The Sanctions Delusion
The United States is overestimating its leverage with sanctions in negotiating a nuclear agreement with Iran—a gamble bound to fail. A second deadline has slipped without a comprehensive agreement between the P5+1 and Iran, and hawkish rhetoric in the U.S. underscores a growing pessimism for successful negotiations by the next deadline in June 2015. Calls to strengthen sanctions highlight waning Congressional support for the talks, and buttress a narrow and unrealistic narrative that economic deprivation will force concessions. Any new sanctions, especially those proposed under the draconian Nuclear Iran Prevention Act, threaten to derail negotiations while providing cannon fodder for Iran’s hardliners.
A growing narrative in Washington, which attributes Iran’s willingness to negotiate entirely to sanctions, argues that the Joint Plan of Action (JPA) extension undermines U.S. negotiating leverage and provides Iran with ample opportunity to revive its declining economy. The JPA, which was signed over a year ago, provides Iran with access to approximately $700 million per month in oil revenues, which will continue through the seven-month extension.
True, sanctions against Iran’s oil and banking industries have caused inflation to soar amid declining oil exports, and there is little doubt that Iran is looking for relief. At the same time, other factors are contributing to Iran’s economic malice, including former President Mahmoud Ahmadinejad’s economic mismanagement and declining oil prices. Furthermore, despite relatively poor economic indicators, the International Monetary Fund predicts almost two percent GDP growth for Iran in 2014, primarily from non-oil exports, conservation of currency reserves, and growth in domestic manufacturing. All of these began before the harshest sanctions went into effect, and well before Iran reaped any benefits from the JPA.
Similarly, although Iranian businessmen acknowledge sanctions’ biting sting, they still remain connected to global commerce, albeit with increased transaction costs. Sanctions evasion, like water, will always find the path of least resistance. Moreover, sanctions have allowed Iran’s state-owned enterprises, which mostly benefit the Supreme Leader and connected members of the regime, to enjoy non-competitive domestic growth and indigenization. Strengthening sanctions at this point only serves to further concentrate economic power within Iran’s political elite and weaken U.S. leverage to negotiate a successful agreement.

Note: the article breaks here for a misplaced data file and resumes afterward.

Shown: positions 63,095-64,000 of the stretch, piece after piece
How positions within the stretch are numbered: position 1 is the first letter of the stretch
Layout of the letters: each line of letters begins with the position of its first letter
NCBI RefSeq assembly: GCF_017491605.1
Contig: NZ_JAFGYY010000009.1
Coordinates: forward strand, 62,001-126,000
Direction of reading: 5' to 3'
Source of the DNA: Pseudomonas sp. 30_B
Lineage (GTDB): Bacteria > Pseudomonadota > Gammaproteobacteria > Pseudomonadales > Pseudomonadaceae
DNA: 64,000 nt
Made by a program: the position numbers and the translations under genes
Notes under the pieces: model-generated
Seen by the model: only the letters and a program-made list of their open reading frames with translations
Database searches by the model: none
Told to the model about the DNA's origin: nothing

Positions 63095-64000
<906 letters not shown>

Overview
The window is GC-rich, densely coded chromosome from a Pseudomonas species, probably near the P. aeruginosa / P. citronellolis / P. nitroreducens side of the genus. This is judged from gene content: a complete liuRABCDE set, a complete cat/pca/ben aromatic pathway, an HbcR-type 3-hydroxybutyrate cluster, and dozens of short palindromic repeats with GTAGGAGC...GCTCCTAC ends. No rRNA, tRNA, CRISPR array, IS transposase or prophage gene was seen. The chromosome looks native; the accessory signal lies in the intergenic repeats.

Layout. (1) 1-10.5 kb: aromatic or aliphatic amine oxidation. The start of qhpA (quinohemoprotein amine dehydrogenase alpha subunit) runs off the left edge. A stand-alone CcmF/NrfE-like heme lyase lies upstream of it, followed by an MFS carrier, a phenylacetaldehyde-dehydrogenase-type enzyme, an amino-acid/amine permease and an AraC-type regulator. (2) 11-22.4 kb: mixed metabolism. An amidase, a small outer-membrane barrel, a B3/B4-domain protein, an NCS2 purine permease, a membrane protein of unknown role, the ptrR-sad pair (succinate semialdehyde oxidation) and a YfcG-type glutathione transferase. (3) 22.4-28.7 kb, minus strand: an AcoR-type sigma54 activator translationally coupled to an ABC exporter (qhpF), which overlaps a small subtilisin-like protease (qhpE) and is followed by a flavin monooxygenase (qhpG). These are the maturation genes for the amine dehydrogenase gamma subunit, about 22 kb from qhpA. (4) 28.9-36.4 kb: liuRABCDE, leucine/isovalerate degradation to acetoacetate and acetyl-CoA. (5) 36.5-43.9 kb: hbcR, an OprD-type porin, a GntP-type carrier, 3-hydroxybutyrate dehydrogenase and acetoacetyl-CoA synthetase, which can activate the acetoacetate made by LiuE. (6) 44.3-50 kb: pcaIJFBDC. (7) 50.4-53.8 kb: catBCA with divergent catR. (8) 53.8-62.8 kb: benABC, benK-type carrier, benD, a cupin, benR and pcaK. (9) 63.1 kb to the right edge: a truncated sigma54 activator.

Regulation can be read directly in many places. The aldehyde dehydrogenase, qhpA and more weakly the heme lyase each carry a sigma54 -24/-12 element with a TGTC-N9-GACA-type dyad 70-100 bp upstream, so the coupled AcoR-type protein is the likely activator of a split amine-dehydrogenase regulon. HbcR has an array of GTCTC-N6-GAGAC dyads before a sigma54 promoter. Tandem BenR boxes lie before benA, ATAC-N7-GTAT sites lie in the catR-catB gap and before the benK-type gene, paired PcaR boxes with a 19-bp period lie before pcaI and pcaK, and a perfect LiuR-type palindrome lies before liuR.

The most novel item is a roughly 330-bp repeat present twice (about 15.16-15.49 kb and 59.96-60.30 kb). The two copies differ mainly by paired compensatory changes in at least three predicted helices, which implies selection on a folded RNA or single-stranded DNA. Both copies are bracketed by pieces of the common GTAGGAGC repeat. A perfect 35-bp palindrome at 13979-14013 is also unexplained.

U.S. sanctions against Iran weave punitive and preventive measures across an array of statutes, executive orders, and regulatory actions. Iran will likely demand the most severe of these sanctions-- those enacted since 2012 that target the financial, energy, shipping and insurance sectors-- be lifted first. It is unlikely, however, that President Obama will waive the most damaging sanctions without firm assurances that Iran is in compliance on its nuclear program. He will also likely keep in place those enacted to address terrorism and humanitarian issues. This, of course, leaves room for Iranian hardliners to capitalize on the narrative that sanctions are unrelated to the nuclear issue, and will persist even if the negotiations are successful.
More than thirty years of trade embargos and financial sanctions are failing to produce Iranian concessions on its nuclear program, and despite almost complete financial isolation, Iran continues to demonstrate a surprising level of resilience. Entertaining a narrative about further strengthening sanctions only emboldens Iranian hardliners, isolates global financial institutions, and damages the legitimacy of the nuclear negotiations.
Aaron Arnold is an Associate of the Project on Managing the Atom at Harvard University’s Belfer Center for Science and International Affairs.
Image: State Department